My allergies to cats were threatening to flare up just watching Cat Ladies, a verite documentary by Christie Callan-Jones following four women who fall under the stereotype of being single women with cats. Although I’m not a fan of cats, I was intrigued by what makes someone a cat lady. The film goes into the reasoning, by pulling back the layers on these women to unveil deeper issues about loneliness, family issues and hoarding.
Things start simple enough, with the introduction of Margot, a woman with three cats. Owning three cats seems reasonable, but Cat Ladies demonstrates that it doesn’t matter how many felines live in your home, you can still be a “cat lady.” For instance, Margot confesses to once having a dream where she was breastfeeding her cats.
Things begin to escalate with the introduction of Jenny, who lives alone with her 16 cats. Both Margot and Jenny share the same kind of relationship with their felines. They love their cats probably more than they love people, which is clearly a problem when the cats are masking the lack of social interactions and romances. The director explores the family experiences both women had growing up, creating a connection between unhappy childhoods and cats filling a companionship role. “The cats were always there,” Jenny reflects. Similarly, Margot says that cats loved her and accepted her for who she was. If cats are there for a lonely kid, then a line is drawn to cats being the go-to support in adulthood.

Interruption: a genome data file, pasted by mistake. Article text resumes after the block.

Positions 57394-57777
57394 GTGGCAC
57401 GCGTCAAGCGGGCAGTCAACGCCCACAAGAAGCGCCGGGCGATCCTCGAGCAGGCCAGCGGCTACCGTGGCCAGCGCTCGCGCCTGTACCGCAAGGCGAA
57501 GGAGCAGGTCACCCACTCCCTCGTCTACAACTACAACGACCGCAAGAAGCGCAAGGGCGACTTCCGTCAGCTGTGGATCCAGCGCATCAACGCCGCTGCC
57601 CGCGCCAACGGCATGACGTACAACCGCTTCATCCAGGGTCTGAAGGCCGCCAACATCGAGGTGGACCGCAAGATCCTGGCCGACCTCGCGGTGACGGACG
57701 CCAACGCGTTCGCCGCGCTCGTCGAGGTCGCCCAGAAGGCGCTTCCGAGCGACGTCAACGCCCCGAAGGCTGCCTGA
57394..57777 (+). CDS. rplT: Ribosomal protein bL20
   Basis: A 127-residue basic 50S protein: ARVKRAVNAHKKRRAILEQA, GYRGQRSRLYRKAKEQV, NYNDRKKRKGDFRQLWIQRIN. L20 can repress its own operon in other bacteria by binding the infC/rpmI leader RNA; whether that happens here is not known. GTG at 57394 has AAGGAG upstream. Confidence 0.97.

On the other end of the spectrum are cat rescuers Diane and Sigi. Diane has a packed house of 123 cats. She sleeps only three hours a night because of a heavy schedule of cat maintenance, which includes an awful lot of cleaning out cat litter. No cat number is given for Sigi, but her feline tally must be in the hundreds. Despite the fact that Sigi’s house is overrun with cats, she sees no problem with the repercussions, which include the Humane Society making her remove her bed because it’s a source of contamination. She now sleeps on a lounge chair.
While Diane has come to accept that her cat tally has gotten out of control, Sigi is unapologetic about the good she believes she is doing, calling herself the Mother Teresa of cats.
Cat Ladies gave me insight into what is usually the subject of a bad joke, or a nightmare scenario to single women. Christie Callan-Jones gives a sympathetic look at women who wanted to become less lonely and unintentionally alienated themselves even more so with their multiple pets.